Book Reviews: Magic Bitter, Magic Sweet and The Bone Witch

Happy 2017 everyone! I ended 2016 on a reading run, finishing 5 books from Christmas weekend to New Year’s Day. In that span, I read two magic filled books (albeit very different magic), Magic Bitter, Magic Sweet and The Bone Witch.
Book Reviews of Magic Bitter, Magic Sweet by Charlie Holmberg and The Bone Witch by Rin Chupeco | Puppies & Pretties

Magic Bitter, Magic Sweet

Goodreads summary

Maire is a baker with an extraordinary gift: she can infuse her treats with emotions and abilities, which are then passed on to those who eat them. She doesn’t know why she can do this and remembers nothing of who she is or where she came from.

When marauders raid her town, Maire is captured and sold to the eccentric Allemas, who enslaves her and demands that she produce sinister confections, including a witch’s gingerbread cottage, a living cookie boy, and size-altering cakes.

During her captivity, Maire is visited by Fyel, a ghostly being who is reluctant to reveal his connection to her. The more often they meet, the more her memories return, and she begins to piece together who and what she really is—as well as past mistakes that yield cosmic consequences.

From the author of The Paper Magician series comes a haunting and otherworldly tale of folly and consequence, forgiveness and redemption.

Review of Magic Bitter, Magic Sweet

This was an interesting book. It starts with a woman who can bake feelings into cakes and the like but remembers nothing of her life before she was found by a woman who would eventually become like family. But her life is turned upside down when she is sold into slavery by marauders. But her new master isn’t what you would expect. He knows Maire from “before” but refuses to explain their connection. So does a “ghost” named Fyel. But as Maire slowly learns more about herself, she finds herself changing into something not quite human. But what is she? That is the path of Magic Bitter, Magic Sweet.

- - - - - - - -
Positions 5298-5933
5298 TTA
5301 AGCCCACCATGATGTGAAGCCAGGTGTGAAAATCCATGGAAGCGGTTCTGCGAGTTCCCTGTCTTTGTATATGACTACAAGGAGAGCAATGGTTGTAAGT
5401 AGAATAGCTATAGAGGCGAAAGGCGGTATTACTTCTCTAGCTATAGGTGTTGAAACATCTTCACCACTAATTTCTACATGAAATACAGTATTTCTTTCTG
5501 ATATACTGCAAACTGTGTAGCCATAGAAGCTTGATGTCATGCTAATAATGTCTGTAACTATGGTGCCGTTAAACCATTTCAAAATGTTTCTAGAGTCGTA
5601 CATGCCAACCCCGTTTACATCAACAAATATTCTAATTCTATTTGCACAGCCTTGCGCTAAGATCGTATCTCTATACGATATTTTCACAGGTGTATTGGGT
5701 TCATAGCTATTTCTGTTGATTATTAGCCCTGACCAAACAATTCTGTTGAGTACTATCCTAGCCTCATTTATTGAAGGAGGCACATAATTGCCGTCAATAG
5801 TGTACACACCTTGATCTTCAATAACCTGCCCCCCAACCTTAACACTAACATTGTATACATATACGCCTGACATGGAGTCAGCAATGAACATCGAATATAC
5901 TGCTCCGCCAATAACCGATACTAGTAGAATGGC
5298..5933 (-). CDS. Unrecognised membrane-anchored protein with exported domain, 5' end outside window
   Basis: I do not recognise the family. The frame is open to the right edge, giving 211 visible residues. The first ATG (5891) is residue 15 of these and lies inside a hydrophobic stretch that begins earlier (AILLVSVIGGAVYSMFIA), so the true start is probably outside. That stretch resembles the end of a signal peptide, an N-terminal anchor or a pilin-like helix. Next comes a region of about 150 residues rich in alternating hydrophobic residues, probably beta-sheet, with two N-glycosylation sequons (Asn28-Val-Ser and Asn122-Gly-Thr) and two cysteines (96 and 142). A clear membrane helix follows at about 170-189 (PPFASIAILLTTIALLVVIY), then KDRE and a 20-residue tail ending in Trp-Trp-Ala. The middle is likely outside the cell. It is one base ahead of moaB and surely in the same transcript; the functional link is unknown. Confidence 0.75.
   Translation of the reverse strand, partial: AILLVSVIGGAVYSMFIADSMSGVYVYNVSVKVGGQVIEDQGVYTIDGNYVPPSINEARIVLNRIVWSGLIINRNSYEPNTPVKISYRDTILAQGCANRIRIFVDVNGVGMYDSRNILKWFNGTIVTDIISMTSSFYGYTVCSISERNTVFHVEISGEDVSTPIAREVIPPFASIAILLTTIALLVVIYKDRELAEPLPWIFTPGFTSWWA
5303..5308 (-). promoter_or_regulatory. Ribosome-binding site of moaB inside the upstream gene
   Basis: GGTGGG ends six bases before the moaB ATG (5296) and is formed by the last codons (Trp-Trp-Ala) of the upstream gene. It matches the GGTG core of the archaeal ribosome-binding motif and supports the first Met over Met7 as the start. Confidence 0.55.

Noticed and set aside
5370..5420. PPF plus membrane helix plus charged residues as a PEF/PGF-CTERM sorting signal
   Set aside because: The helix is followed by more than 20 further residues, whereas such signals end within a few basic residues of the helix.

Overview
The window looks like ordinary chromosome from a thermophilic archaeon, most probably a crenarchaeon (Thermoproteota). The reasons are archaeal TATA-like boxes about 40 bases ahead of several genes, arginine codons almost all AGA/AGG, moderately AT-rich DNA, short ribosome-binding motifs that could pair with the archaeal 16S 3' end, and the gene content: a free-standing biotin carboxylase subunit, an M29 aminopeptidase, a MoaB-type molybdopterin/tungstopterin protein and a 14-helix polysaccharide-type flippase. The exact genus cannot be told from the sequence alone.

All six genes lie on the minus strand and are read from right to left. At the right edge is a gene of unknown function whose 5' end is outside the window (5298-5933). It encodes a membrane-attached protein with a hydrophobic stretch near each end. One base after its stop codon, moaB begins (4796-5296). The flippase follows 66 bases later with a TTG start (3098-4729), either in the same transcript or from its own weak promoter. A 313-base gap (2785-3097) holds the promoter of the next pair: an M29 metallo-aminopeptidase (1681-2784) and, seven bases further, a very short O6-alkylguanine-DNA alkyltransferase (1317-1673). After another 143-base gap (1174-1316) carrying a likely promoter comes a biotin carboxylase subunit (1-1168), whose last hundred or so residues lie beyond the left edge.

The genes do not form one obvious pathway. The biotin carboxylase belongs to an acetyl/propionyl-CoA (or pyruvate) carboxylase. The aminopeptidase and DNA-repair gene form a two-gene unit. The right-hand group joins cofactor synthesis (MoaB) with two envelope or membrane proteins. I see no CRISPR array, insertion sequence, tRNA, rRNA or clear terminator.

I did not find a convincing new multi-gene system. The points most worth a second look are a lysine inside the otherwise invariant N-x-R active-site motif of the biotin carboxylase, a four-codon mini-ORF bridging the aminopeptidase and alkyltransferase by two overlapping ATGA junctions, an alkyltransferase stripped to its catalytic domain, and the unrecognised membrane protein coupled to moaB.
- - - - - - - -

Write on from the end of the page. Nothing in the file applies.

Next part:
The world building was quite fascinating in this book. That was certainly a high point. None of the characters really spoke to me, but there wasn’t anything inherently bad about them. For most of the book, Maire is annoyed that she can’t remember who she is, even when she finds others that did know her and refuse to tell her things. That was the one thing I didn’t really understand. Why can’t anything be told to her?? When everything comes out, it becomes understandable why the one character couldn’t. But still slightly annoying while reading. What was also fun was the integration of fairy tales like Hansel & Gretel.

Overall rating
This would be a good book to read if you enjoy fairy tales and don’t mind not knowing anything more than the POV character.

3.5 out of 5 stars
c/o Netgalley

The Bone Witch

Goodreads summary

When Tea accidentally resurrects her brother from the dead, she learns she is different from the other witches in her family. Her gift for necromancy means that she’s a bone witch, a title that makes her feared and ostracized by her community. But Tea finds solace and guidance with an older, wiser bone witch, who takes Tea and her brother to another land for training.

In her new home, Tea puts all her energy into becoming an asha — one who can wield elemental magic. But dark forces are approaching quickly, and in the face of danger, Tea will have to overcome her obstacles…and make a powerful choice.

Memoirs of a Geisha meets The Name of the Wind in this brilliant new fantasy series by Rin Chupeco!

Review of The Bone Witch

The Bone Witch is a fascinating book. I’ve read many reviews saying people just couldn’t finish it because nothing happened. It is true that it isn’t an action packed story by any means. But it drew me in after a few chapters because I wanted to know more. The book rotates between two different time frames; current Tea telling her story to a bard and then her actual story of becoming an asha. So we meet current Tea right away in short snippets, but truly get to know her throughout her tale of becoming a bone witch.

As I said, this isn’t an action packed book. What makes this book shine is the writing and the storytelling. I wanted to keep reading to try and figure out Tea. Because there is something fundamentally different between the 17 year old that is talking with the bard and the young teenager that we meet in the story portion. What made her this way? Why does it seem that she is going against everything that she learned as a novice asha? It is intriguing.

There is certainly more to Tea’s story that isn’t covered in this book. I feel like we got part 1 and part 3, but haven’t really seen part 2 yet. It will be interesting to see how Chipeco continues this story. Will it pick up at the end of this book and just move forward? Or will it be similar to this one and we will get to learn about part 2?

Overall rating
I really enjoyed this book and plan to read the sequel. Be ready to enjoy the world building and continually wonder “why?”.

4 out of 5 stars (just barely)
c/o Netgalley

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